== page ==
Wednesday, July 8, 2009


Near the flower market downtown we ran into two women (maybe sisters) and a young girl (maybe 6 or 7) who was obviously a grandchild. The young girl was entranced with Fredi in her carrying case and Brian brought Fredi off his shoulder and held her down so the young girl could pet her. The usual telling of names ensued and the 2 women and Brian got into quite a discussion. Shelley was standing about 1/4 of a block away, watching all this. At one point, as the women were leaving, Brian held out his hand as if he was begging and said, "Vienticinco centavos" ($0.25). Both women giggled and one of the women gave Brian an "oh you!" slap on his arm.

When Brian caught up to where Shelley was standing she said to him "You really crossed some sort of barrier if they'll touch you now".

Brian was quite pleased.

If we were going back to Canada just to visit the kids and see our friends, we'd be going together and we'd be excited and happy about the trip. Brian's looking forward to seeing the children and his brother and meeting up with his old work friends, but the purpose of the trip puts a damper on everything. Shelley's been anxious for the last couple of weeks and only wishes Brian had already gone and come home again. She's having another bout of home sickness. Brian's not looking forward to 24 hours of travel twice in a week and a schedule jam packed once he gets there. He's also anxious on Shelley's behalf at leaving her behind. As a consequence, neither one of us has been sleeping that great the last week or so and we take turns sitting up in bed, turning on the light and reading for an hour or so in the middle of the night. Poor Fredi sensing something's up, insists on cleaning our faces for us, which we've got to admit always bring a smile, but ultimately doesn't take away the anxiety. All of this is not to say we resent making the trip; the trip's necessary and it's important for Brian to see his brother. When it's done and over with, we'll both feel the better for it having been made. The only thing to do, of course, is march on.

Most of the time when they put a Notice up in our building we can cobble out the meaning, but recently there was a Notice that we were obligated to take a picture of and then run it through Google Translate. That's because 2 words we were unfamiliar with were dotted throughout the notice: reciclar & basura ~ recycle & garbage. Apparently the people in our building weren't recycling and the powers that be were going to impose a sanction on the building if we didn't start. We were actually quite pleased to discover we could recycle and then set out to find out exactly how this is done. We bought the light blue recycle bags at our local SuperMaxi and apparently they pick up these bags every Thursday (at our building). Unlike Canada, where you have to separate all your recyclables, here you put your paper & tin cans & even computer print cartridges all into the blue bag and presumably they have people who separate it all out! We'd asked about recycling before and it had been pointed out to us that quite often individuals would go through the garbage and pick out cardboard etc. and we'd always been careful to put this type of garbage in separate bags. Now, we can recycle officially! Small things make us happy apparently.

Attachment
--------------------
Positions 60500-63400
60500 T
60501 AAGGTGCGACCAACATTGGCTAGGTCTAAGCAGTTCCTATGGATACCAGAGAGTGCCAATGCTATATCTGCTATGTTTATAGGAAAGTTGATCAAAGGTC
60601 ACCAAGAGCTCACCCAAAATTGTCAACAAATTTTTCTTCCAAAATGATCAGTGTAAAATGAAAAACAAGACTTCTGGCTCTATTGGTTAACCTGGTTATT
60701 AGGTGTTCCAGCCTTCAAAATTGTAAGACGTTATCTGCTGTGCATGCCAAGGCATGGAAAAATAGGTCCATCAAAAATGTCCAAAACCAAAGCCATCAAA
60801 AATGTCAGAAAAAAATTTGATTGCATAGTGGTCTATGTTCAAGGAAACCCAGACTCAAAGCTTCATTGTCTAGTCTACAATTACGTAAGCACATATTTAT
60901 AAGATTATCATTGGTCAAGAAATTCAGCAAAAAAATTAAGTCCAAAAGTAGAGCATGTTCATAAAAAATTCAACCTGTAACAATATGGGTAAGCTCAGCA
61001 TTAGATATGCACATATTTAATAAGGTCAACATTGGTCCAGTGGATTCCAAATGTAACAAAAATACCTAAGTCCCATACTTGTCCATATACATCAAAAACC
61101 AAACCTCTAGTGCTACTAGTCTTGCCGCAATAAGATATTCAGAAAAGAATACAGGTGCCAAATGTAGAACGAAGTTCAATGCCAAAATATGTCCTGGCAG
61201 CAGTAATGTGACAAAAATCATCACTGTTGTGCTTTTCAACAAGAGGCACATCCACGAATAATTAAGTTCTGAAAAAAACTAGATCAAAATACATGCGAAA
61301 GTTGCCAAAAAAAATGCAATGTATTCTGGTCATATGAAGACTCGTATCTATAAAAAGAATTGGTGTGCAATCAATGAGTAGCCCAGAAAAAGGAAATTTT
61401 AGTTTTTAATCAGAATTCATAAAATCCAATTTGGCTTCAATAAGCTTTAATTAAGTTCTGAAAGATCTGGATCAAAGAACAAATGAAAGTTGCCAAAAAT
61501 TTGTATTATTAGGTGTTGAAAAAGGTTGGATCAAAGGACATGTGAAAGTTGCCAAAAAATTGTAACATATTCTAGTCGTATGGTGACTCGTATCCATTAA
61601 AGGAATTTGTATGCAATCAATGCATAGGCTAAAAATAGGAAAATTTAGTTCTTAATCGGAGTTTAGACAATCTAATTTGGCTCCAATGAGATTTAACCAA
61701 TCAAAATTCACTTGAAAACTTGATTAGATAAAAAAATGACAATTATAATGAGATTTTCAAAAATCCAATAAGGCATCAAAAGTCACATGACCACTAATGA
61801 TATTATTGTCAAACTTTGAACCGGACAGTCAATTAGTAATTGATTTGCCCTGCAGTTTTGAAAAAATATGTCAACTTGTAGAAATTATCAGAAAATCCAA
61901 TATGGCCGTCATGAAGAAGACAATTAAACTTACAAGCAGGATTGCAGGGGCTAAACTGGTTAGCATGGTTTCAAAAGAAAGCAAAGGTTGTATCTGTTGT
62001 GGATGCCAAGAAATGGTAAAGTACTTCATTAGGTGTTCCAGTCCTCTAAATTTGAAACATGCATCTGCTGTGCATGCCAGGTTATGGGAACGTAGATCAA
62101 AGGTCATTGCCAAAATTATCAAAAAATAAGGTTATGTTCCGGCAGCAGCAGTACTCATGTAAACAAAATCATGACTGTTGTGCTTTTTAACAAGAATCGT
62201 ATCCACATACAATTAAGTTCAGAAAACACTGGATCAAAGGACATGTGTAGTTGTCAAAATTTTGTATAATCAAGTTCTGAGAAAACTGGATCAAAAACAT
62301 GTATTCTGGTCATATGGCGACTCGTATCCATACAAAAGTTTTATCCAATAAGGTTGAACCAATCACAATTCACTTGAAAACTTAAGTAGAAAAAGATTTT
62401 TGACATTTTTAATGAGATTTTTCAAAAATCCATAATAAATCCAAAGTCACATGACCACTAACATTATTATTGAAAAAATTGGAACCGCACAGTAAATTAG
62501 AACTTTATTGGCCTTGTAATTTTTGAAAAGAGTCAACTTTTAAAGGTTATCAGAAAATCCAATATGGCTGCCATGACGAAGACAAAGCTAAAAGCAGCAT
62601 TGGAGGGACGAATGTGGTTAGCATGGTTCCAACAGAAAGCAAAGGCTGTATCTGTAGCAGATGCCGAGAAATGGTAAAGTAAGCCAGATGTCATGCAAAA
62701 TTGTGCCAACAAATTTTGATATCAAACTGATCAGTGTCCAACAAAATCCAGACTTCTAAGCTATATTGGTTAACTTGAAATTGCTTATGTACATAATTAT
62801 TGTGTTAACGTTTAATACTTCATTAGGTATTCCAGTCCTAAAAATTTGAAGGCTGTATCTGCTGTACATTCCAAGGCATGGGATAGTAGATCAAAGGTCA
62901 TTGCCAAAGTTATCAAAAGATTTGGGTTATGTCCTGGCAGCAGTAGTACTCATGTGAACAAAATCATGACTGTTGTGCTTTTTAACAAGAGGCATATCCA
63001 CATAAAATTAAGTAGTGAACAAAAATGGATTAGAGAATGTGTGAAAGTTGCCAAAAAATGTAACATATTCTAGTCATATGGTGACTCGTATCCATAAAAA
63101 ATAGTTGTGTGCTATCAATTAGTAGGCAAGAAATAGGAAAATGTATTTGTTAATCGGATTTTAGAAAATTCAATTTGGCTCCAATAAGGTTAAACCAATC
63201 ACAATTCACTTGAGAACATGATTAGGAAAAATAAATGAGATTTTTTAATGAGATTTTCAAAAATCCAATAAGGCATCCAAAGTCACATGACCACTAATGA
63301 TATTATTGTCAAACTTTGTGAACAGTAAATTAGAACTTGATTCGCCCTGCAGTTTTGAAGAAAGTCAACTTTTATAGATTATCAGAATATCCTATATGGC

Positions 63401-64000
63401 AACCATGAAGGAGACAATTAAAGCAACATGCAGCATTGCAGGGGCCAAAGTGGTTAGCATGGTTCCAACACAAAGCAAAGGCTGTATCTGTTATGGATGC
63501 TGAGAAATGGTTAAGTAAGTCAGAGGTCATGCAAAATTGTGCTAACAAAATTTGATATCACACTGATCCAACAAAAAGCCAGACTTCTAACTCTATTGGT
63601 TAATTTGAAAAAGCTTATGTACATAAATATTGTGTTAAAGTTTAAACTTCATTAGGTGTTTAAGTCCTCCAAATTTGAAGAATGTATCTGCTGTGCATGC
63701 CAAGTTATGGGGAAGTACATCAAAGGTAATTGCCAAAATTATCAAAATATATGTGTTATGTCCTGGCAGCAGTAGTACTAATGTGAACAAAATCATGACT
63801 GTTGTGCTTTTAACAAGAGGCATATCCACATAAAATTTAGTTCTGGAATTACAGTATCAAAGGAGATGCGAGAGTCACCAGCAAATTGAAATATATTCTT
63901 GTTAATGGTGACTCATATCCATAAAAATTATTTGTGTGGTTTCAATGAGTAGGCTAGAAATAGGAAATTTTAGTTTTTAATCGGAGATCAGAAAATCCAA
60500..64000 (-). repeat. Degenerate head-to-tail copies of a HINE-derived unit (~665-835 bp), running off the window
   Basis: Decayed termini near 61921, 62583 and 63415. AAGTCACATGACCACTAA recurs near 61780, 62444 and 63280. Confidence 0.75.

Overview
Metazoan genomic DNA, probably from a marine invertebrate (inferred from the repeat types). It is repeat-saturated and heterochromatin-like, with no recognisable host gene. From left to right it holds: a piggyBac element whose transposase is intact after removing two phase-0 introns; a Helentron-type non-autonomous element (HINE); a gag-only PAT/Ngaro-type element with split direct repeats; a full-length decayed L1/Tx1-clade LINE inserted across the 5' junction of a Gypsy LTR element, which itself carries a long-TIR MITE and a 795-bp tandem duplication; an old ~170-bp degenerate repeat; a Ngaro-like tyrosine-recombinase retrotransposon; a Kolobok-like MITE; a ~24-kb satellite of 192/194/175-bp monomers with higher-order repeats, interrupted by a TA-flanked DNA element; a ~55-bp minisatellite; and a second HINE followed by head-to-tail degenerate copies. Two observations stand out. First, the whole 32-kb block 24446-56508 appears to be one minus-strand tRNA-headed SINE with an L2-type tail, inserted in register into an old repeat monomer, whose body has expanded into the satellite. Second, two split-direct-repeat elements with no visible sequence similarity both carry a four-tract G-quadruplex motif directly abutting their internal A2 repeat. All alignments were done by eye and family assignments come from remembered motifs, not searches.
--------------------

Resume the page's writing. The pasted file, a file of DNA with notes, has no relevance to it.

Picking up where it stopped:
Over the last 365+ days Brian & Shelley have been separated only for a couple of hours once in a while. Shelley was in the retirement industry during part of her working life and saw the stress that constant togetherness brought on newly retired couples. This is not a problem we have.

We studied our Spanish and after the lesson Brian complained of having a tight stomach and a mild headache.

"What are you thinking about?" Shelley asked him.

"My trip" he answered. "I'm not comfortable about leaving you alone. I'm surprised" he said. "I think I'm having an anxiety attack."

Fredi, every vigilant to our feelings, had her feet up on Shelley's legs begging to be held.

"Here" Shelley said to Brian picking up Fredi "Take Fredi and lie down for awhile. Everything will be OK. You'll see."

Note: He did feel better after his nap.

Off we went to the giant hardware store near the airport to see if we could find Super Glue. They had Super Glue and several others that claimed to be better than Super Glue. Most of them had their instructions in English. Shelley was wishy-washy about buying a strawberry pot ($35), breaking down the display and eyeing it placed on the floor next to her leg. In the end, she decided against it (too much money, too big) and then was in the process of rebuilding the display when a sales woman came over and shooed her off. Fredi is not welcome in Malls generally but the giant hardware store not connected with the Mall welcomes her with open arms. The ladies at the till always coo over her a bit. We needed Super Glue because the back of one of our office chairs was cracking and we figured Super Glue would do the trick. It did.

We've been getting emails regularly from Brian's brother's spouse. To say we appreciate being kept in the loop regarding Brian's brother is an understatement; one that cannot be expressed. The courage and grace that is being shown in the emails is something too that cannot be expressed. Life is good; life is bad; life is hard; life is's all there. We all of us struggle along in our own little worlds, insular for the most part but touching some from time to time and leaving us breathless.

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